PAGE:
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“There is No Secret Pre-election Budget Deal”

October 26, 2012

This week, Hill staff confirmed what we suspected: there is no secret pre-election budget deal. What will be possible post-election is totally unknowable. Even where Members are working on plans to deal with the sequester and the fiscal cliff — no one could tell us whether these negotiations are close to something workable or very far away. Ultimately, finding the needed savings is difficult but not impossible (e.g. Simpson-Bowles). It is the politics of compromise that are the true unknown.

In this environment, our goal is to lay out the case for why FDA needs special consideration, to explain why the impact of sequestration on the agency will be deleterious to the health and well-being of all Americans. There is no easy “catchphrase” to explain FDA and its reach (as compared with air traffic controllers saying that that sequestration may well create “flightless Friday’s.”) Similarly, there is no simple factoid that encapsulates the actions FDA will have to take to live within a budget reduced by 8.2%.

However, over the years, we have come up with our own ways to explain FDA’s importance — and this is a process that continues to evolve. We always mention the breadth of the agency’s jurisdiction:  oversight of about $2 trillion in goods and services and nearly one-fourth of all consumer spending in the United States. We always get a laugh from staffers when we ask them to envision a coalition like ours advocating for any other federal regulatory agency (e.g., the Securities and Exchange Commission). FDA must be playing a totally different, far more vital role, if patients, consumers, industry and other stakeholders all want a well-funded regulator.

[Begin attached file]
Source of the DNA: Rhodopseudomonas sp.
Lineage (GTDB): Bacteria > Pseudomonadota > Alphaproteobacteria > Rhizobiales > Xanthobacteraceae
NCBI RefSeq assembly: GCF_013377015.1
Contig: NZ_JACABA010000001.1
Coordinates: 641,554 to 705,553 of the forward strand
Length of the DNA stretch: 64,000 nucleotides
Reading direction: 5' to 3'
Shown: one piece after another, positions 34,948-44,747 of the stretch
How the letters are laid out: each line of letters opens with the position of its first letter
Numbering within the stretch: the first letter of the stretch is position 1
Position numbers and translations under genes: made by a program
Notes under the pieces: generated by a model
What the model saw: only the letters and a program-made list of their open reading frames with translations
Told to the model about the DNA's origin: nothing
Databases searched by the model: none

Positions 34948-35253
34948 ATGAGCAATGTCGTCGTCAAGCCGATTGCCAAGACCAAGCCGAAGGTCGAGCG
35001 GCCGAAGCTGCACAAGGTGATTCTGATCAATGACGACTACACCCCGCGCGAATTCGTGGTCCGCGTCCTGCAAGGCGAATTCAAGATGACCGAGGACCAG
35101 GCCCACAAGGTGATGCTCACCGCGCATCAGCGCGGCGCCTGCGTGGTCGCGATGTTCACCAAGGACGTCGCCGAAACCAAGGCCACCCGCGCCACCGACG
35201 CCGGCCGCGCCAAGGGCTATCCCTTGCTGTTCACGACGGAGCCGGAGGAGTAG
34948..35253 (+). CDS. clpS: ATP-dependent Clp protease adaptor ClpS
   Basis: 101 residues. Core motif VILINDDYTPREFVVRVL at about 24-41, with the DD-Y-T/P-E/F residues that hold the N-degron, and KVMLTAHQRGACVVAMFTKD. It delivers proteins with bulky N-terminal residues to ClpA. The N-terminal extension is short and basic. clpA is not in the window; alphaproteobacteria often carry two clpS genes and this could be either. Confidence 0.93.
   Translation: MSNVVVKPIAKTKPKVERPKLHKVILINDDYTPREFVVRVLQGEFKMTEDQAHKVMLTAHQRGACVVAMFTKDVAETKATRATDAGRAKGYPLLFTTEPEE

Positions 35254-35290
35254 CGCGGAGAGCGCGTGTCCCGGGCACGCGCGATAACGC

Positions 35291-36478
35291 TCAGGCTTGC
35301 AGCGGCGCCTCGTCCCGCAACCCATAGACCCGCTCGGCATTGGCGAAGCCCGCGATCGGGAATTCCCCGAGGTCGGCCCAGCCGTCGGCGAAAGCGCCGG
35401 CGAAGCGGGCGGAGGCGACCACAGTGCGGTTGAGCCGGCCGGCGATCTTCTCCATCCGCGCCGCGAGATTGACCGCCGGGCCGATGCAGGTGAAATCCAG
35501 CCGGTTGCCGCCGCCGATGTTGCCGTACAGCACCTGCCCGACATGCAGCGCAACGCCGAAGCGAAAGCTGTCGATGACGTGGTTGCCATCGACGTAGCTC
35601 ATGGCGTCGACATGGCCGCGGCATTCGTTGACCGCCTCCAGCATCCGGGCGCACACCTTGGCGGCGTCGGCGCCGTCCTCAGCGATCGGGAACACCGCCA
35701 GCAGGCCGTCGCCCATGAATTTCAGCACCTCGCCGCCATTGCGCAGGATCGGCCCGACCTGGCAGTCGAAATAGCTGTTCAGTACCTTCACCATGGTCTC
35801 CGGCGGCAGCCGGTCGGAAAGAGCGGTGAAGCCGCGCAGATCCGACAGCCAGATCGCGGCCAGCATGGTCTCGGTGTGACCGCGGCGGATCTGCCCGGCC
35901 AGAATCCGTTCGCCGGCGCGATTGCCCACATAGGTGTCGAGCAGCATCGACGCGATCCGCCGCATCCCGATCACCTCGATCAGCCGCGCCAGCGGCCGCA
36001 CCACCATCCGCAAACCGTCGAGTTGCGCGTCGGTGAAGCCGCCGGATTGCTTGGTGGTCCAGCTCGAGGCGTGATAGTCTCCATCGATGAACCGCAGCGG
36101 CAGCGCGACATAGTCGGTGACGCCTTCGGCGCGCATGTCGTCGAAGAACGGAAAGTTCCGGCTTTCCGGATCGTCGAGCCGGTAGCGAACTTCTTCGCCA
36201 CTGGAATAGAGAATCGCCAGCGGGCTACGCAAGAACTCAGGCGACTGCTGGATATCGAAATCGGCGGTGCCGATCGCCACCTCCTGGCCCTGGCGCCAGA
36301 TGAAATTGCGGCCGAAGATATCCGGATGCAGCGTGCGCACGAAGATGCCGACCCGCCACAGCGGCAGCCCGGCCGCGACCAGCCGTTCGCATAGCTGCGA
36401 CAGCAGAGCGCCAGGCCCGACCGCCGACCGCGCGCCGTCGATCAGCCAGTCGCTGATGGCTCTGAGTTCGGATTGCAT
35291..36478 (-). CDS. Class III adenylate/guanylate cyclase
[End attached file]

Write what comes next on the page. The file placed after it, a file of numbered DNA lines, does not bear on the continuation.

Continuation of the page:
Those points made, we then turn to the specifics.  FDA would lose $319 million (8.2%) in a sequester. If all the savings were achieved through lay-offs, it would mean more than 1,000 fewer people would be protecting the public health and advancing medical innovation.  The result would be:

  • Food will be less safe,
  • Drug and device approvals will be slower,
  • Problems with imports and globalization will become more numerous, and
  • FDA modernization will be severely slowed.

Meantime, the responsibilities and pressures on the agency continue to grow exponentially. In the face of sequester, we focused on the impact of new laws and mandates. While many federal programs have not been recently or thoroughly re-evaluated, FDA has. In 2010, Congress reviewed the FDA’s food safety programs. This year it looked at the agency’s drug and device programs. While Congress thinks there is much that needs to be done at FDA to achieve better results — both laws are clear affirmations of Congress’ interest in sustaining and expanding what FDA does.

Unfortunately, sequester cuts would take the BA (taxpayer) portion of FDA funding below FY 10 levels; that is, before FSMA, FDASIA, and assorted program/inspection upgrades. The user fee cuts further undermine these new laws. FDA (of necessity) will shift its focus to preventing disasters (external) and maintaining basic functions (internal). There cannot possibly be monies for the robust implementation that Congress intended when it passed these new laws.

Note: This analysis and commentary is written by Steven Grossman, the Deputy Executive Director of the Alliance for a Stronger FDA.

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